The importance of showing up – how success comes from repetition. As Woody Allen says, 80% of success is showing up. But the importance of showing up isn’t always understood. Nor is the link to the idea of how success comes from repetition, mostly made famous by Malcolm Gladwell’s ideas of Mastery and the 10,000 hours in his book, ‘Outliers.’
But is any of it true?
I don’t know whether I can give you a solid, scientific answer, but I can tell you how these ideas have worked in my writing and creative life.
Waiting For The Muse
Like many young creatives, I think I spent a lot of time doing random things while ‘waiting for the muse’ … essentially waiting until I was in the ‘mood’ to create, or until I felt inspired. I wrote a lot and made a lot of things like this.
However, I wasn’t able to consistently string together a body of work. I made minimal progress in my voice, my skills set and my general ability to clearly get my ideas across.
Like many creative people, I assumed that this was just part of the creative life. Sometimes you can write, sometimes you can’t … and I left it at that.
Putting In The Grunt
It wasn’t until much later in life that I began to realise that, by putting in way more hours practicing my craft, I was actually turning into a better writer. But more than that, I was getting better and better ideas!
I worked for a couple of years as an online entertainment journalist at two different news portals. I had to generate a lot of copy every day … anywhere from 4 to 10 stories depending on what was currently happening in the world. In the beginning, this was overwhelming!
I felt like a worker in a sausage factory … oppressed, underpaid and producing low-quality work.
It wasn’t until the sub-editor pointed out that they had to make a lot less corrections in my work after 6 months of solid writing that I began to realise what this volume of writing had done to me. Simplistically speaking, my writing technique had improved. I was technically a better writer than when I started.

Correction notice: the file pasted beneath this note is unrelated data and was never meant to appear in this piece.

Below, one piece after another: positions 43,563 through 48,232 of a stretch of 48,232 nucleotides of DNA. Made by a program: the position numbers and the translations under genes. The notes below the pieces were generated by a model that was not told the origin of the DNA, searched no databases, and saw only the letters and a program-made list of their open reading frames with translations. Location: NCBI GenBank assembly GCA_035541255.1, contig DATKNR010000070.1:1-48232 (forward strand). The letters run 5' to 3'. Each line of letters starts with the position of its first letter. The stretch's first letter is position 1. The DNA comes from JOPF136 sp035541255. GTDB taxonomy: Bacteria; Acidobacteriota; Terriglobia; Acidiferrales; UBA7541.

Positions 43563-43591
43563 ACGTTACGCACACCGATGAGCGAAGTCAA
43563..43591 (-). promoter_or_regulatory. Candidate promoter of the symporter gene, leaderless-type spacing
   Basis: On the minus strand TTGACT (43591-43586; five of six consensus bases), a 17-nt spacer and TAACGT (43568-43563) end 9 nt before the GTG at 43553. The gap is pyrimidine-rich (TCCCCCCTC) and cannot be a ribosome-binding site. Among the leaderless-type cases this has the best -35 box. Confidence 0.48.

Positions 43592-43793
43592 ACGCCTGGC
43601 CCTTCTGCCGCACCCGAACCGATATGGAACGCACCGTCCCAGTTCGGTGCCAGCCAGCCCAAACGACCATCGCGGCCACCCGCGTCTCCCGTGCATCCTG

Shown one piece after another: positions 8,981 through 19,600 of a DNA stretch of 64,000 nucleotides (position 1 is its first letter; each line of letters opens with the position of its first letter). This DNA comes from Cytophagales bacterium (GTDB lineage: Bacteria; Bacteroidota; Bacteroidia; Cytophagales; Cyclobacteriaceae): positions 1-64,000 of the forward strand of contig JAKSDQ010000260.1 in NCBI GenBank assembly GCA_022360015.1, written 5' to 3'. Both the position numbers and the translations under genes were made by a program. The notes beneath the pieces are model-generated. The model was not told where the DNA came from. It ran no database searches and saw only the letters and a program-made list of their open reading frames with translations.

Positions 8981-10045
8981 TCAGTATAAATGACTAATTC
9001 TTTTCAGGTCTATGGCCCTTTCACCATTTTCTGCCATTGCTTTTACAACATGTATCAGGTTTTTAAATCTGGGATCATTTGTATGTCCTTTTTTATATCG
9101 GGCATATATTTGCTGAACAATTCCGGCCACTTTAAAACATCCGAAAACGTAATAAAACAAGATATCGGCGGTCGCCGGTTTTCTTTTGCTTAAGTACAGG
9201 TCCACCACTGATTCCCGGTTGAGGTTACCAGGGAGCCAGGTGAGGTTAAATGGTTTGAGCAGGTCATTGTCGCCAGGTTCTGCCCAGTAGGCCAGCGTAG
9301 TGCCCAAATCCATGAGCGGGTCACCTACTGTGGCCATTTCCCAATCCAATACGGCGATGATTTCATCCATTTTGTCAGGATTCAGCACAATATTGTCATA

With all the correction and the desire to improve, I did.
Finding The Magic
But it wasn’t until I wrote a poem a day for 18 months that I began to realise how turning up every day and just writing will give you access to ideas and creativity way beyond what you thought possible.
I did not write a genius poem every day. I just wrote a poem. And in the first weeks, it was really hard to find ideas to write about. The standard was generally low. I was working my way through well-worn and known themes and concerns.
Once I got through that though, it was like a whole new world opened to me. My poetry style changed, the subjects I was writing about broadened and deepened and I began to go places I had never thought of going.
The result was a 90 poem collection of poetry that you can still buy here (https://www.amazon.com/You-Someone-Like-ebook/dp/B00BMLL636/ref=sr_1_1?dchild=1&keywords=david+chislett&qid=1606126460&s=digital-text&sr=1-1 )
The Maverick Secret
You’d think that, being a maverick, it would be easy to dismiss the importance of just showing up. Yet, if you don’t, you swiftly fall behind. Being wilfully engaged with your ideas, showing up shouldn’t be an issue. If it is, maybe you need to check in with WHY you’re doing what you’re doing.
BUT if you take this advice to heart, what will really happen is that you will start to stick out, to be different. The truth is most people don’t keep showing up. Their enthusiasm wanes, inspiration dwindles, and they give up. Not so the maverick!
Keep showing up. Keep swimming upstream, that’s where the interesting stuff is.